The betting goes on and on forever while the situation hardly changes from one betting round to the next. I think a modified Seven-Card Stud variation could appeal to all Hold'em lovers out there.
In Texas Hold'em, the flop brings a huge change in the amount of knowledge. The available information increases from two known cards to five. So in Hold'em you need only negotiate one betting round before receiving most of the total information (five cards out of seven).
Like Texas Hold'em with a Two-Card Flop
In Seven-Card Stud, on the contrary, you have to play two full rounds of betting before you have this much info about your hand. That's twice as many as in Texas Hold'em, and I think it makes a difference.
Since the bet size grows so quickly in pot-limit games, playing five streets rather than four makes it much more expensive to see a showdown.
Let's compare how the information about your poker hand grows from round to round in these two games (the number of known cards on each street):
Hold'em: 2 - 5 - 6 - 7
7CS: 3 - 4 - 5 - 6 - 7
Deal Two Cards on Second Street
One way of bringing Seven-Card Stud closer to the preferred Hold'em format would be to deal two cards on the second street. It would then offer information similar to the flop in Hold'em, and there'd only be four betting rounds.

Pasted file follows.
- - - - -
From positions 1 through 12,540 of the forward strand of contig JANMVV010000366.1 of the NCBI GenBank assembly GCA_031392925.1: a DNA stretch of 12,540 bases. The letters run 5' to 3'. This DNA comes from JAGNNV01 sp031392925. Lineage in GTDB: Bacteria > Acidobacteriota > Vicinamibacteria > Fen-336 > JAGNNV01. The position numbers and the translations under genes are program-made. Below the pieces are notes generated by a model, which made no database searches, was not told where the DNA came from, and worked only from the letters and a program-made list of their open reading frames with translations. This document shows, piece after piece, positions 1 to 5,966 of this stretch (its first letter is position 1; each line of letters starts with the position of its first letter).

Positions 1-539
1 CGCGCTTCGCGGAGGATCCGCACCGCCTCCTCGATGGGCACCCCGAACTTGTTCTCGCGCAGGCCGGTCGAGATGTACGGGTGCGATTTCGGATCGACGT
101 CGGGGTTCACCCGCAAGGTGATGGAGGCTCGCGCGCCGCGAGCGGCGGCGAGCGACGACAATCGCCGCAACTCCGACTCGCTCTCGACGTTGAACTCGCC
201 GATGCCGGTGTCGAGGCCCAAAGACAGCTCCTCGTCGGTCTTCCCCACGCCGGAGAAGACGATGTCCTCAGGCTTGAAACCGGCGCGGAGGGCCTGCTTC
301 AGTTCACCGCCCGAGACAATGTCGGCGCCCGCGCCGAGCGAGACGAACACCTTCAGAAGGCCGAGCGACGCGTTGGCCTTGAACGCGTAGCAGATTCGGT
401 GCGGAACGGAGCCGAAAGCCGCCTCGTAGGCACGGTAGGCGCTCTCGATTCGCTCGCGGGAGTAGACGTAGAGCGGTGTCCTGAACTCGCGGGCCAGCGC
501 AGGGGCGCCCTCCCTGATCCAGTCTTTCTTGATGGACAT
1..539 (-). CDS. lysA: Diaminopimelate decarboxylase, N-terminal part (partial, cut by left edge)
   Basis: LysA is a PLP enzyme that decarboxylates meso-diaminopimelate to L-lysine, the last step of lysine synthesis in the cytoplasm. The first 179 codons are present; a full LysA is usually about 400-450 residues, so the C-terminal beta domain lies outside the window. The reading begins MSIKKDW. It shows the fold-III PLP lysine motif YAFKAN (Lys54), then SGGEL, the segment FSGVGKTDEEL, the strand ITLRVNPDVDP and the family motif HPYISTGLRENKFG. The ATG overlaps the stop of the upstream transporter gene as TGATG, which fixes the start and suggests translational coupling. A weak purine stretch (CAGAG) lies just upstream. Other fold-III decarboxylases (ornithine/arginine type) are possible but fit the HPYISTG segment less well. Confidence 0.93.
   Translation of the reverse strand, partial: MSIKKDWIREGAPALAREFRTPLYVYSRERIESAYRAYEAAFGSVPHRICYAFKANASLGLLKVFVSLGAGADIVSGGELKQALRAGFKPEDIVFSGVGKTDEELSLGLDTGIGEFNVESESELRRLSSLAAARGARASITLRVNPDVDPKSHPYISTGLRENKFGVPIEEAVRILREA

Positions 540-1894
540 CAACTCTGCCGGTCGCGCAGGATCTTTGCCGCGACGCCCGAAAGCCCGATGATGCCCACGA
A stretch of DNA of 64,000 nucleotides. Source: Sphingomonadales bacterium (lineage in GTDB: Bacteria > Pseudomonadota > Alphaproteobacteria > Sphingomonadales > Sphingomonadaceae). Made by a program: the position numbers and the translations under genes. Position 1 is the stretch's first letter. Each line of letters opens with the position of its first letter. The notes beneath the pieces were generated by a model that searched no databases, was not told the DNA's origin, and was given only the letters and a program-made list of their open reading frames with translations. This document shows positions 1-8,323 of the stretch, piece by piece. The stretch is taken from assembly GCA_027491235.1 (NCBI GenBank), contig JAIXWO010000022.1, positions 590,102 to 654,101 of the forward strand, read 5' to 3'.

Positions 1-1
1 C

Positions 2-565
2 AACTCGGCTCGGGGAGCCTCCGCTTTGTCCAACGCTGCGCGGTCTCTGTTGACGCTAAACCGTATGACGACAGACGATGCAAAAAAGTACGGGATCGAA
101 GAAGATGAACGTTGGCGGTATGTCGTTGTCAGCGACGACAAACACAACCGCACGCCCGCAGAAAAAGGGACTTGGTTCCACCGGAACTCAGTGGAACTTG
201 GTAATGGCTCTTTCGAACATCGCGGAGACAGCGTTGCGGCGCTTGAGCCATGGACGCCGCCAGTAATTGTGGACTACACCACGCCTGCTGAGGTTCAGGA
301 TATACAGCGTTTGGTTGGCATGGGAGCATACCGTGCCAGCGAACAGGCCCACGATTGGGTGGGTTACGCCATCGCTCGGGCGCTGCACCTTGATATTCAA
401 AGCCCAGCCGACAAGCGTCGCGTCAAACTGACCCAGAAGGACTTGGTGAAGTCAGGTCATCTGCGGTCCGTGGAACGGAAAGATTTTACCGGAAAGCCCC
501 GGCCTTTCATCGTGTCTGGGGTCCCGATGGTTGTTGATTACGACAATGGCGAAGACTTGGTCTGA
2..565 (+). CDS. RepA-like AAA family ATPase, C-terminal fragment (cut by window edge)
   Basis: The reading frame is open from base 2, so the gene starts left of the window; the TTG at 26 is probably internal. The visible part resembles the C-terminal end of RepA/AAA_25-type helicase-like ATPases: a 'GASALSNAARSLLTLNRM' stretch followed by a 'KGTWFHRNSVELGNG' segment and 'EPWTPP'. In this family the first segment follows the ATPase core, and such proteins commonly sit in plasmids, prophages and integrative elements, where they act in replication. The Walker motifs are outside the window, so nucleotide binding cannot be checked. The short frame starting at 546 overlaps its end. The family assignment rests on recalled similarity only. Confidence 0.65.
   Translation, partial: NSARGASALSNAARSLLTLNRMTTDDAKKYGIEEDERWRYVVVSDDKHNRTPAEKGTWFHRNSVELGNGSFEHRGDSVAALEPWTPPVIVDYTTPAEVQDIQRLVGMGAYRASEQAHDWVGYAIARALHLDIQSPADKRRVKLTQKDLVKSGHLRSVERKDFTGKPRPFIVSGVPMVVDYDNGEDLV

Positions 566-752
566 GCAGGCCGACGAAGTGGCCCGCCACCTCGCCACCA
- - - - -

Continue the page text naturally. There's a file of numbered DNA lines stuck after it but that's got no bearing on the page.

Information development in this four-street game:
Four-Street Seven-Card Stud: 3 - 5 - 6 - 7
Another small change will bring the modified game even more on par with Hold'em: Start the hand by dealing only two cards and then three cards on the second street.
Start by dealing one card face down and one card face up. On the second street, deal one card face down and two cards face up.
Information development in this game:
Modified four-street seven-card stud: 2 - 5 - 6 - 7
The progressive revelation of information in this game is almost identical to that in Hold'em.
Of course, we've ignored the information you collect from seeing your opponents' open cards. In several ways, it's still a different game from Hold'em, obviously.
Is it a good game? I have no idea; I haven't tried it yet. Seeing the enormous amount of poker variations that are being played at kitchen tables around the world, chances are that someone else has already tried this one - and found it unplayable?
Have you tried it, or a similar game? Tell me how it worked! I'll be back on the subject after some trials.
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